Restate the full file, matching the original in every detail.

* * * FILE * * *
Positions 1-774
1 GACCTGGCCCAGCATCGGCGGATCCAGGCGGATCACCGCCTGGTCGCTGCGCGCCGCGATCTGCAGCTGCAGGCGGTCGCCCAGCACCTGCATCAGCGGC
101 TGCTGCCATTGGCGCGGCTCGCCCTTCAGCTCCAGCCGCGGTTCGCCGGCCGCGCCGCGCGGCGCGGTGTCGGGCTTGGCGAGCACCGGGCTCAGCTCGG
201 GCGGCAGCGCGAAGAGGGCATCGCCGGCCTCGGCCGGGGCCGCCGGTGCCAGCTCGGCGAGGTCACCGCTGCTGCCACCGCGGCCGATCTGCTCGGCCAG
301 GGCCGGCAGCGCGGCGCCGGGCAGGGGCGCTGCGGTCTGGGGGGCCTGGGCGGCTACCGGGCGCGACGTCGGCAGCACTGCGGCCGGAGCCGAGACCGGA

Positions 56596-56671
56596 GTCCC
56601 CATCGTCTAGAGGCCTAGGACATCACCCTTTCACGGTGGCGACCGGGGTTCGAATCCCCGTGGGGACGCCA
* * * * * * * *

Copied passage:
Positions 1-774
1 GACCTGGCCCAGCATCGGCGGATCCAGGCGGATCACCGCCTGGTCGCTGCGCGCCGCGATCTGCAGCTGCAGGCGGTCGCCCAGCACCTGCATCAGCGGC
101 TGCTGCCATTGGCGCGGCTCGCCCTTCAGCTCCAGCCGCGGTTCGCCGGCCGCGCCGCGCGGCGCGGTGTCGGGCTTGGCGAGCACCGGGCTCAGCTCGG
201 GCGGCAGCGCGAAGAGGGCATCGCCGGCCTCGGCCGGGGCCGCCGGTGCCAGCTCGGCGAGGTCACCGCTGCTGCCACCGCGGCCGATCTGCTCGGCCAG
301 GGCCGGCAGCGCGGCGCCGGGCAGGGGCGCTGCGGTCTGGGGGGCCTGGGCGGCTACCGGGCGCGACGTCGGCAGCACTGCGGCCGGAGCCGAGACCGGA

Positions 56596-56671
56596 GTCCC
56601 CATCGTCTAGAGGCCTAGGACATCACCCTTTCACGGTGGCGACCGGGGTTCGAATCCCCGTGGGGACGCCA